Never before has the home been a place of protection where we can – and must – take refuge to stay safe. The historical period we are experiencing forces us under our roofs, making us rediscover a domestic dimension that seemed lost in the frenzy of global life. But for many women the shelter turns into a prison. Faced with the growth in violence against women, which occurred exponentially during the months of the first lockdown, Spanish Prime Minister Pedro Sanchez launches the Mascarilla 19 campaign: a secret code that allows women victims of violence to go to the pharmacy and request a “19” to report the abuses suffered. Inspired by this SOS, the In Between Art Film foundation, founded by Beatrice Bulgari, launched the Mascarilla 19 – codes of domestic violence project: eight artists and three curators have been involved in the making of films on gender violence, presented during Schermo dell’Arte festival, which this year took place online from 10 to 14 November.
For the occasion, the artist Elena Mazzi, supported by curator and feminist activist Paola Ugolini, made the film Muse. In the spaces of Palazzo Grimani in Venice, Elena Mazzi sets the story of a mysterious woman, whom we will never see, but whose story metaphorically overlaps with classical mythology. As it is characteristic of her modus operandi, the artist starts from a space of which she does not give us a complete vision. The Muse film unfolds through details, visual and auditory juxtapositions: corners of a domus, a candid light, a tribune of statues and a narrative voice that guides us in the realization that “since the myths men and gods are hunters and girls prey”.
Muse stages the ancient roots of gender-based violence, narrating it through the words of the palace maid who discovers the archaic secrets kept by the ancient statues. These are imperfect statues, all of which have suffered visible damage on their white skin: they are scarred, worn, limbs amputated, crumbled. Danae, Callisto, Leda, Europa, Arethusa, Elettra, Cassandra, immortalized in marble and stone, perpetrate their stories of rats, violence and rape in the present. The loss of virginity is imposed by a god, who is often Zeus, father of all the gods, who does nothing but transform them into simple sexual objects, turning them into animals and taking away their humanity. While the nature of women is something that must be tamed, that of men is close to the divine and for this reason they lend themselves to a different destiny. As pointed out by the artist herself during the online conference held on November 14, the Grimani tribune, in its setting, shows this difference in an emblematic way: the only male rat present is that of Ganymede, but this is suspended, raised, becoming the central point of the grandstand itself. Are we facing a deconstruction of classicism? By creating a parallelism between past and present, mythology and reality, Elena Mazzi confronts us with the evidence of how gender-based violence is inherent in society, it is a cultural substratum that has its roots on an extremely male-dominated and patriarchal civilization such as that Greek.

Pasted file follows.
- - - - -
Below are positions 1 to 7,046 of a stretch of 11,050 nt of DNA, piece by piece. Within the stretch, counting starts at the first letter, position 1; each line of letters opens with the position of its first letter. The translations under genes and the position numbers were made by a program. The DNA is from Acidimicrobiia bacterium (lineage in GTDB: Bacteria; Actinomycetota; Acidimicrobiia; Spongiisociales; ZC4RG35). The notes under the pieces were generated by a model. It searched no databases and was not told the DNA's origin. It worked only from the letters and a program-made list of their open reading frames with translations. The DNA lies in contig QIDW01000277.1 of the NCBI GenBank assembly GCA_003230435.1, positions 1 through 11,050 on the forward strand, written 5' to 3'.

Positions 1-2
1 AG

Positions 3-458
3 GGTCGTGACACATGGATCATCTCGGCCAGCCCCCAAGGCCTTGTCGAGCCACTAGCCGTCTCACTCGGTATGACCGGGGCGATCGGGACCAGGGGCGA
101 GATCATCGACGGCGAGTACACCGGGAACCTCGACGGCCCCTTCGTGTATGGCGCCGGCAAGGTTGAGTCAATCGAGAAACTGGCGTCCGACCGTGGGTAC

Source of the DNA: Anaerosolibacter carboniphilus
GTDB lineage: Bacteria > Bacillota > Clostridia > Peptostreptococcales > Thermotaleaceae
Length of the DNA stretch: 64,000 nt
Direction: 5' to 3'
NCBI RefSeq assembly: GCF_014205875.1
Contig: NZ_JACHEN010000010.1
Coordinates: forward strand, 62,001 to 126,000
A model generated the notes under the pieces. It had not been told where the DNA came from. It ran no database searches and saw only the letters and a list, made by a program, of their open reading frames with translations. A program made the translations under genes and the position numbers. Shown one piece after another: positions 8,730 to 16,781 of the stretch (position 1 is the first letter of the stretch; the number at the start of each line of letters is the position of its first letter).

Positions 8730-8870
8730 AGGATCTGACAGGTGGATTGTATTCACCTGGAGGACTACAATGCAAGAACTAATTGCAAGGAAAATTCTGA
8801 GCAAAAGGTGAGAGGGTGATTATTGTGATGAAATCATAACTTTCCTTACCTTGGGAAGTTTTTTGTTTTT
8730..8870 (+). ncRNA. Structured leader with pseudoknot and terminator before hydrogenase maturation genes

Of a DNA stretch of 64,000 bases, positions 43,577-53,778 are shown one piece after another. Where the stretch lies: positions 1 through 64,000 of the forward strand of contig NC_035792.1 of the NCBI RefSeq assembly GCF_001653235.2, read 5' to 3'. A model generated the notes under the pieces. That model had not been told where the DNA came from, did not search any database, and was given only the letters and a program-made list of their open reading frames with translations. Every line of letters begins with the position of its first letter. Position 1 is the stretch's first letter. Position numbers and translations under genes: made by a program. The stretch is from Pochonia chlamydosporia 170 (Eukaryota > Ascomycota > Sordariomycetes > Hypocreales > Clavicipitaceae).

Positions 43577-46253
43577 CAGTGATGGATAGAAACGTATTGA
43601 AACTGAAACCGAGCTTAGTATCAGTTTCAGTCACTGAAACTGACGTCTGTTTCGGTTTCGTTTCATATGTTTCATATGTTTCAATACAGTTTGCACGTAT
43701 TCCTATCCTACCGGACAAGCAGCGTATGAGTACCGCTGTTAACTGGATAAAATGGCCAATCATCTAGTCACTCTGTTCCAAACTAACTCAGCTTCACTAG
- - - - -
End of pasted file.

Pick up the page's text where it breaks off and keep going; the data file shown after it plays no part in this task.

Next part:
The idea of showing domestic violence through the mythological metaphor joins the desire to broaden the imagination that is inevitably created when talking about the topic. Elena Mazzi thus decides to set the project in a wealthy context, highlighting how it is not a problem relegated only to the less well-off classes, but can affect any woman. With extreme visual delicacy, Muse abstracts pain making it invisible to the eye; but we can perceive it in the soul for the growing pathos in the music, in the excitement of the narrating voice and in the tension of the fast-paced shots that direct themselves to the sculptural gazes, incarnations of violence and fragility. Faced with a social and cultural plot embroidered with the thread of hatred (or fear?). Towards women, the responsibility of awakening consciences against such deep-rooted violence that seems normalized to the point of being, in some cases, denied. Elena Mazzi’s film breaks the rhetoric of art for art and, imposing itself with all the lyricism typical of artistic vehemence, shakes society.
For all the images: Elena Mazzi, Muse, 2020. Video 4K, 13’ 30’’. Courtesy l’artista, galleria Ex Elettrofonica e Fondazione In Between Art Film
Graduated from the Brera Academy of Fine Arts in Enhancement of Cultural Heritage with a thesis on the relationship between art and the absence of sight, she is now attending the II level academic diploma course in Visual Cultures and Curatorial Practices. Accumulating experience thanks to the collaboration with various realities such as museums, F.A.I., academic activities, she is interested in the field of cultural journalism and pursues the desire to investigate contemporary art in all its forms.